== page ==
Sam worked on the project throughout the summer and fall. During this time, he overcame many anticipated as well as unanticipated challenges. One anticipated challenge was that the device must be in compliance with the Federal Aviation Administration (FAA) guidelines. The FAA requires that all objects launched into the sky, including weather balloons, must have multiple, redundant mechanisms for ending the flight, so that aircrafts potentially flying across the same space can be protected from accidental collision. To comply with this regulation, Sam built two nichrome cut-down systems, and designed each part to be independently functioning. At a pre-programmed time set in the on-board computer, a relay is closed allowing electrical current to run from an on-board set of batteries, to a small piece of nichrome wire wrapped around the balloon attachment cord. The high resistance of nichrome causes it to rapidly heat up, burning the cord off, and releasing the balloon. With the built-in redundant circuits, this means that each cut-down mechanism operates independently, so that if the first fails to detach the balloon, the second will likely complete the task.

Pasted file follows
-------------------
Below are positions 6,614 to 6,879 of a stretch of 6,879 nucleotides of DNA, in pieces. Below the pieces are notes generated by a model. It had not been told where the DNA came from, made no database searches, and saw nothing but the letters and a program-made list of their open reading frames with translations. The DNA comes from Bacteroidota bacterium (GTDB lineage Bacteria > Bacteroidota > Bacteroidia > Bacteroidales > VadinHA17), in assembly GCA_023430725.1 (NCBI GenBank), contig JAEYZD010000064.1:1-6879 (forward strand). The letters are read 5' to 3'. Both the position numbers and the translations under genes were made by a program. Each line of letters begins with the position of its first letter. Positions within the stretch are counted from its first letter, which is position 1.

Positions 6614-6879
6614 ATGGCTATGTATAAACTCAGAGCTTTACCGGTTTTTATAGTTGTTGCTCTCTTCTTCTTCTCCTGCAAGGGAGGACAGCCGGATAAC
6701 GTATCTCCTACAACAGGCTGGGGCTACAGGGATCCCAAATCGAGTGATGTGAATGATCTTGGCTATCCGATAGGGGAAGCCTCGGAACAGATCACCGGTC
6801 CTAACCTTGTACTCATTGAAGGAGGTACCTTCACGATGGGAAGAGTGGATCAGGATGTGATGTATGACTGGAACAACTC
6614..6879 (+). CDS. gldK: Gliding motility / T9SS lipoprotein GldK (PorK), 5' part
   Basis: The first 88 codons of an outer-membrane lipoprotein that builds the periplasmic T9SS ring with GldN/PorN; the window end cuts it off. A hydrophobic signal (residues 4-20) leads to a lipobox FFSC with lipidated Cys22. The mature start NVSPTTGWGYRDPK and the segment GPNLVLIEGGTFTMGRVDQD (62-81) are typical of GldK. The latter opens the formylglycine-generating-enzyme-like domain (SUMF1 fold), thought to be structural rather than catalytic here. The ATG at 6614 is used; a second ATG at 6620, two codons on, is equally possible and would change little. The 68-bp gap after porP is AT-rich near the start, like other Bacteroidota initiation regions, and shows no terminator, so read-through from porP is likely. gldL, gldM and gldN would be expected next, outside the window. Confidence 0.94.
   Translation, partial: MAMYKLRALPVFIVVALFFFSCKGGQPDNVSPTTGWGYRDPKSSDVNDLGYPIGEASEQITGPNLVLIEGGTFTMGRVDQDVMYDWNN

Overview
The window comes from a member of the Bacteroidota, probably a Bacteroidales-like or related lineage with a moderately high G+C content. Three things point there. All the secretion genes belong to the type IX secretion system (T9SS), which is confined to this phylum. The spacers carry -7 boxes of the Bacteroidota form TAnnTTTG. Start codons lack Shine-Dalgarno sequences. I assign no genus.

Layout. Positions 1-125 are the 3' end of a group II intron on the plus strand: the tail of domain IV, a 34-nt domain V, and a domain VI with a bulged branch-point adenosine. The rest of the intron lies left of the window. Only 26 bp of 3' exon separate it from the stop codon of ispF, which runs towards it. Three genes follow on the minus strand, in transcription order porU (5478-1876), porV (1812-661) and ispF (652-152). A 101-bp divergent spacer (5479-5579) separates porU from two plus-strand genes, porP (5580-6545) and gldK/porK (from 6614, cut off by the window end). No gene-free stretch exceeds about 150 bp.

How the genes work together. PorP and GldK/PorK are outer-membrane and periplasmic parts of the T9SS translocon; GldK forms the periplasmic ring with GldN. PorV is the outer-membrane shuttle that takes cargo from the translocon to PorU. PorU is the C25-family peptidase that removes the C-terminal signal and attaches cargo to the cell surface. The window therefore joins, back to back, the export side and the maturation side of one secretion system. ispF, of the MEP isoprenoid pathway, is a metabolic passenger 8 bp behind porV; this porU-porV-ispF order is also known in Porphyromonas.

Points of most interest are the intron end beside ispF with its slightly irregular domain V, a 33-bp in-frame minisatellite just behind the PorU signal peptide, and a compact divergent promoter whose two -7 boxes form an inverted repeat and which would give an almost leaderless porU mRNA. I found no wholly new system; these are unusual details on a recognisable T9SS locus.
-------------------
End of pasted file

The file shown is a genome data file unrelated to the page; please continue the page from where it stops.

Loading the electronic components for the first test flights.
Another anticipated challenge was the tracking of the device during its flight and its retrieval after landing. Successful tracking and retrieval is important for the NSEP because the scientists who send experiments up with the platform may need to know the precise altitude and distance their samples traveled, and may also want to collect the samples and data that came down after the flight. Sam therefore had to make sure he could precisely locate the device during the flight and after landing. To do so, he included two functionally redundant GPS units as a fail-safe